He might just be the “assistant” to his brother Noah (as of 1920, anyway), but Eugene ain’t no black sheep! A former teacher at the University of Chicago and commercial geographer at Rand McNally, Eugene is just as saintly in purpose as the rest of the Van Cleef crew. “I’m interested in increased advantages that may be afforded the mass of people.” The mass of people, girls. That means you! [Note: Eugene became a professor of geography at Ohio State and did not take part in the family business going forward].
So yes, as you may have gathered, the Van Cleefs weren’t just a superstar family of industrial innovation, they were pretty vocal social activists. The Butterfly Association, to which all five brothers belonged, was based in Chicago but counted members across the country and some internationally. Its purpose was the “encouragement of all that is good and beautiful,” and each Van Cleef took turns holding meetings and penning editorials for the group, starting from 1907 on. They tackled subjects as diverse as forest conservation, the importance of sincerity in salesmanship, the controversy over dancing in schools, and some heavy social issues—with a generally progressive but square-jawed approach.
“It has been said that ‘The world owes every man something.’ This is a fallacy,” Maxime wrote in Vol. 2 of the Butterfly newsletter. “The world owes us nothing. Only as we put forth our best efforts do we receive returns. It behooves us, therefore, to put something conscientious into this life, and in accordance with it is ‘What we get out of life.’”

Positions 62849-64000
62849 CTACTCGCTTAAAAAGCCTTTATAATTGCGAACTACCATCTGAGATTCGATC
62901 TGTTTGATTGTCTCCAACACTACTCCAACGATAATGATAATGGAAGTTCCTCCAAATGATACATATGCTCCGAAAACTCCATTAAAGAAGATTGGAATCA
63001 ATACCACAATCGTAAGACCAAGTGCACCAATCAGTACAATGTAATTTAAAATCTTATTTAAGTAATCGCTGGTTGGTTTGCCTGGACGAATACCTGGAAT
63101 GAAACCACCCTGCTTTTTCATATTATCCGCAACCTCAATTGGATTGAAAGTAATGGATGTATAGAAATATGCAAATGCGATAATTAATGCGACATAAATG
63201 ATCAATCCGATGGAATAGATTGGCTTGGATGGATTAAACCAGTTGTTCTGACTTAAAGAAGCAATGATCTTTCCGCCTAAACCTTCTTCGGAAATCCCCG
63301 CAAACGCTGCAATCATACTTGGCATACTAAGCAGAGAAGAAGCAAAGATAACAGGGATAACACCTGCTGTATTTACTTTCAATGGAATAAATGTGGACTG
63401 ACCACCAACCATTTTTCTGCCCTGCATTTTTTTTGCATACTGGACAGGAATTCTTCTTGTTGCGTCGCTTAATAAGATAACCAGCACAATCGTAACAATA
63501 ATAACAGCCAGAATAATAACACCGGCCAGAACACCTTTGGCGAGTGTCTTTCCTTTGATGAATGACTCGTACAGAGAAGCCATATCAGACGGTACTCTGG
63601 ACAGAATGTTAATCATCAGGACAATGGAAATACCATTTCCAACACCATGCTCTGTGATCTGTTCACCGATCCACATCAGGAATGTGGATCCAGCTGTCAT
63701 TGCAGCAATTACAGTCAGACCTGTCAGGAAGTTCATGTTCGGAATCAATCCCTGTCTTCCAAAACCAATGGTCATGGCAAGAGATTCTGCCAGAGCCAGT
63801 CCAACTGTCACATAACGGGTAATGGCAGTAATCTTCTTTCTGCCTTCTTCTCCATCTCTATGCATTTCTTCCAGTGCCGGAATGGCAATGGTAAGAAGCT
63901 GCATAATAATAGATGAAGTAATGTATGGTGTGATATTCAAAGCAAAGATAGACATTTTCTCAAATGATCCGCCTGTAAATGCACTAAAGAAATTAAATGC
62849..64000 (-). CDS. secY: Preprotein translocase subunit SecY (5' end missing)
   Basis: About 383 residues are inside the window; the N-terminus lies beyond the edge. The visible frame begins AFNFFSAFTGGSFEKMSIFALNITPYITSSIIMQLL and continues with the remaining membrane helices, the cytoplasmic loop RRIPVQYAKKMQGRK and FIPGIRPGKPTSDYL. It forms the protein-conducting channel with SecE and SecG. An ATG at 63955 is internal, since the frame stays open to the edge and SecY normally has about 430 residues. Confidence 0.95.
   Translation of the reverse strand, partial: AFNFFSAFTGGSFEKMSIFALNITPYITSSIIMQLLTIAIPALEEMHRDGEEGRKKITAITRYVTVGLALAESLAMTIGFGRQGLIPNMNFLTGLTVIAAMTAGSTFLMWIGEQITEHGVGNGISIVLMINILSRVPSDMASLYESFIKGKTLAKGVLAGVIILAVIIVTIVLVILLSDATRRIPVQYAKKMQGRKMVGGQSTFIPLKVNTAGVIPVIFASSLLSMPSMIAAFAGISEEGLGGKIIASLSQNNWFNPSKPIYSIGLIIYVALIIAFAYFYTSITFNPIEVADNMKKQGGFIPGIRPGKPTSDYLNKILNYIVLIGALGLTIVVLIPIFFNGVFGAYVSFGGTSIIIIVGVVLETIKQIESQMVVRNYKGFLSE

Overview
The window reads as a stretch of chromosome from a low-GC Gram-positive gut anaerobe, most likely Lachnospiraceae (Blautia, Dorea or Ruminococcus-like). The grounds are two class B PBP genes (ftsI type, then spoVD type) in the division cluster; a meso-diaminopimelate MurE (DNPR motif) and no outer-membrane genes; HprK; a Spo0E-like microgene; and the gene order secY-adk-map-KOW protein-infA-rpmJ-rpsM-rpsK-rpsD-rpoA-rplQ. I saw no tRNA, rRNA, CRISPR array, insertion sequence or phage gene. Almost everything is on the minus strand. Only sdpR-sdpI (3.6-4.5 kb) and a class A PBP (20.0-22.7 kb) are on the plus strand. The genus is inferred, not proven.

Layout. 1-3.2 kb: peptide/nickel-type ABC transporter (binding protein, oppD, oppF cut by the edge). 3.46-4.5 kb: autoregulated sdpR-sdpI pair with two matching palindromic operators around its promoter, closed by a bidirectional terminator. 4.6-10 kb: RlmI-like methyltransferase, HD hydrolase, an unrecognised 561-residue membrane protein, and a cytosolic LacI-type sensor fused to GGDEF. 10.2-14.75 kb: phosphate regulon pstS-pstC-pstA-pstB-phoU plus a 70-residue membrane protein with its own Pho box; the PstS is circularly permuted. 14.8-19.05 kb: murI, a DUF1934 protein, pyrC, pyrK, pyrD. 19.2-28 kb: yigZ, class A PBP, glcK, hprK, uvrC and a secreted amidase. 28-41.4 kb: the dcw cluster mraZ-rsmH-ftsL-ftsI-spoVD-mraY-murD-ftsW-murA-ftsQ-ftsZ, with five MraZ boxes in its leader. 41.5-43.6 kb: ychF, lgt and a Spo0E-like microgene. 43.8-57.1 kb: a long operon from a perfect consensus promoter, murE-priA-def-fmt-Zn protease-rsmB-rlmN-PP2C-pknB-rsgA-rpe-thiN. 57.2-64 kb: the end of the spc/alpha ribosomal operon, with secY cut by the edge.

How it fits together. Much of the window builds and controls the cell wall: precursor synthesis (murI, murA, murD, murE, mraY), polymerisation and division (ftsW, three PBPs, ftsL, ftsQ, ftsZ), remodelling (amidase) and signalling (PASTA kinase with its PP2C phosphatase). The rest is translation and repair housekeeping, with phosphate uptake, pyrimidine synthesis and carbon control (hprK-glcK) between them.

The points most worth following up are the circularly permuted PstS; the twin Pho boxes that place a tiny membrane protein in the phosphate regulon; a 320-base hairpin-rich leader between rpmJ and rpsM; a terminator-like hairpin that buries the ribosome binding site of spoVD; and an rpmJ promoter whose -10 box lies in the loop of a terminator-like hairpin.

Did you expect to be getting this level of intense moralizing from a can of grinding compound? Well maybe you should have!
[The Van Cleef sales team at the 1933-34 Chicago World’s Fair. On the far right, pointing, is Felix Van Cleef. Fourth from the right, standing in back and wearing a gray fedora, is Paul Van Cleef. Second from the left (not counting the partial view of one man) in a gray fedora and wearing gloves is Noah Van Cleef. Max Van Cleef does not seem to be in the photo.]
After using just $500 to launch the Van Cleef Bros. company in 1909, the brothers had done well enough in 10 years to build a larger factory space on a large chunk of Woodlawn Avenue in Greater Grand Crossing, from 77th to 78th streets. This would remain the company headquarters into the 1950s, when the latter period Van Cleef business—having lost its founders—faded from prominence. The factory, too, appears to have been demolished, with a parking lot now in its place.